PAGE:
Score: 2.25/5

14 October 2013

Book Review: "The Animated Movie Guide" by Jerry Beck, et. al.

Authors: Jerry Beck, et. al.
Publisher: Chicago Review Press
Published: October 28, 2005
Instead of doing my usual review, I'll categorize the good and bad about this entertainment reference volume:

The Good: The author(s) of this book did considerably well in reviewing various kinds of animated movies. Though there are ones here practically everyone has seen--Aladdin, The Lion King, etc.--some lesser-known movies, including Jonah: A VeggieTales Movie, also get praised. Each review comes with the movie's MPAA rating--if it has one--and other important information; most of the articles also have a screen shot from each film, although it is only in black and white.

Problem One: This book is several years old, which means that some of the landmark films from the past decade--Cars, Brave, Horton Hears a Who!--get no mention, as they were still in the process of being made when this book came out. Also, that makes some of the details incorrect; for example, the reviewer of Jonah says that there hasn't been any more VeggieTales feature films, when The Pirates Who Don't Do Anything came out all the way back in 2007.

Problem Two: Though amazing in its scope, this guide suffers from some serious typos. The reviewer will list the movie as having one rating, and then say it has another in the actual review. Also, some actors' voice credits are messed up; some actors are credited as playing one or two characters "and English version." This will likely frustrate a lot of people.

Problem Three: Some people assume that cartoons--and, therefore, animated movies--are only for kids, but right many of the films reviewed in this movie are rated PG-13 or higher, including several that are rated X. Though such films aren't described in lurid detail, some of the allusions--as well as one or two of the screenshots--are not what you would want your young children to read or see.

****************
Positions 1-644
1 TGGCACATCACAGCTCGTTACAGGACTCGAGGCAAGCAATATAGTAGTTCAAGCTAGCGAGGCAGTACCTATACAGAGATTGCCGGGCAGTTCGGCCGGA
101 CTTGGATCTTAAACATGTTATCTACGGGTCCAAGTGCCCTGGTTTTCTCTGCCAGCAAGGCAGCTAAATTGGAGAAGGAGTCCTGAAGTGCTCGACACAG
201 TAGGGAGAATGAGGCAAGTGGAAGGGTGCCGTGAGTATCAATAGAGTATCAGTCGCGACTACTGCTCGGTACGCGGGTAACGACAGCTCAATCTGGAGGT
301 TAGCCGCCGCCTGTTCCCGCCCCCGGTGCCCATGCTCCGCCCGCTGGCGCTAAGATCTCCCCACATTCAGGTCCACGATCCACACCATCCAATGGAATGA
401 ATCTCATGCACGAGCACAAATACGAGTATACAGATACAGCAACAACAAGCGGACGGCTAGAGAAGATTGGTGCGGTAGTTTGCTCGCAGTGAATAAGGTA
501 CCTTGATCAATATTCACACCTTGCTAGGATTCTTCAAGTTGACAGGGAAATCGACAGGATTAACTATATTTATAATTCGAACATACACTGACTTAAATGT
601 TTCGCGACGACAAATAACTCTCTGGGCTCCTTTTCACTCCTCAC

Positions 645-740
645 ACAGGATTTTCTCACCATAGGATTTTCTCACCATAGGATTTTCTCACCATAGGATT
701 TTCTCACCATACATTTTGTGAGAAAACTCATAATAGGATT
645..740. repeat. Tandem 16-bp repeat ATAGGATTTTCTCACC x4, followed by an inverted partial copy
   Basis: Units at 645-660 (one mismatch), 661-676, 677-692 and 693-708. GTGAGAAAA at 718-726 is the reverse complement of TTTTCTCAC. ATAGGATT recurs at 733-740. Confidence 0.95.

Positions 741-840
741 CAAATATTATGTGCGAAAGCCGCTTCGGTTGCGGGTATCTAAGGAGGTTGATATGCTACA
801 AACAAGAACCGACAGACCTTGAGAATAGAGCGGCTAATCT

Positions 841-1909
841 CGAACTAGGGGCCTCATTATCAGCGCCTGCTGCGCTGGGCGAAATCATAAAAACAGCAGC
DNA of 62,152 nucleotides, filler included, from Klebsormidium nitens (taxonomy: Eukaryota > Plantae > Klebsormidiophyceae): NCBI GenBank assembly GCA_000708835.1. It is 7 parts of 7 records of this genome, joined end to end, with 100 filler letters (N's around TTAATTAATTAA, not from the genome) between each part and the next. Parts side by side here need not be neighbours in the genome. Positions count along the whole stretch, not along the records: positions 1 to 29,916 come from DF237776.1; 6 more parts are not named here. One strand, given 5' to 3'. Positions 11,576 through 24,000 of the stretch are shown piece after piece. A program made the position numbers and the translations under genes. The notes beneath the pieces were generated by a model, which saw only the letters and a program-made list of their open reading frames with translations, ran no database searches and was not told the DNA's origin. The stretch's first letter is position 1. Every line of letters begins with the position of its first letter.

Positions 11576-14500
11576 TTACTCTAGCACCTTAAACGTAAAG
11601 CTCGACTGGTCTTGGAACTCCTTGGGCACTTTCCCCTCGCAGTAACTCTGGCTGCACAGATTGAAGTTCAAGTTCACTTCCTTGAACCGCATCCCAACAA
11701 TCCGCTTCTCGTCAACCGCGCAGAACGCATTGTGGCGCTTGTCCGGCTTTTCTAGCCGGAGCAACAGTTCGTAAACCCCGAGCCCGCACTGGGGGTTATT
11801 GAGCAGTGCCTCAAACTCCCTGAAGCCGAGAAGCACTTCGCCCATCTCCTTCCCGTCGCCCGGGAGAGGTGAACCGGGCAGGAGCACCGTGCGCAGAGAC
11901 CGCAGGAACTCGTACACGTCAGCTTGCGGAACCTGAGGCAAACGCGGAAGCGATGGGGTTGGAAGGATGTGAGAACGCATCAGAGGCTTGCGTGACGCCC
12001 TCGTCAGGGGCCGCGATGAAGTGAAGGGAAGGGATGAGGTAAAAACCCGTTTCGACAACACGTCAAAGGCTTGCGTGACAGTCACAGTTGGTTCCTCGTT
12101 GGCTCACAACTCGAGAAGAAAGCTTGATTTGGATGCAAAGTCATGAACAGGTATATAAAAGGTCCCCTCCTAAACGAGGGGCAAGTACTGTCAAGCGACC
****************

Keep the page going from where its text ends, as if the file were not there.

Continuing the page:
Problem Four: Each entry starts out with the movie's main credits, including producer, director, and voice actors. However, at the end of each review, the "additional credits" are listed, sometimes taking up close to an entire page. Unless you are mentioned in one or more of those listings, I'm sure you'd agree that is merely a waste of space, which only added pages and made the book more expensive.

Conclusion: I usually like reading about entertainment, even if it's the kind I don't plan on watching, but this volume has some serious issues. Animation fanatics might somewhat enjoy it, but others should stick with IMDb for film information of any kind. I only paid five bucks for it at Books-A-Million yesterday--less when you add in the coupon I used--and I'm already planning on trading it in to my local used bookstore.

Score: 1.75/5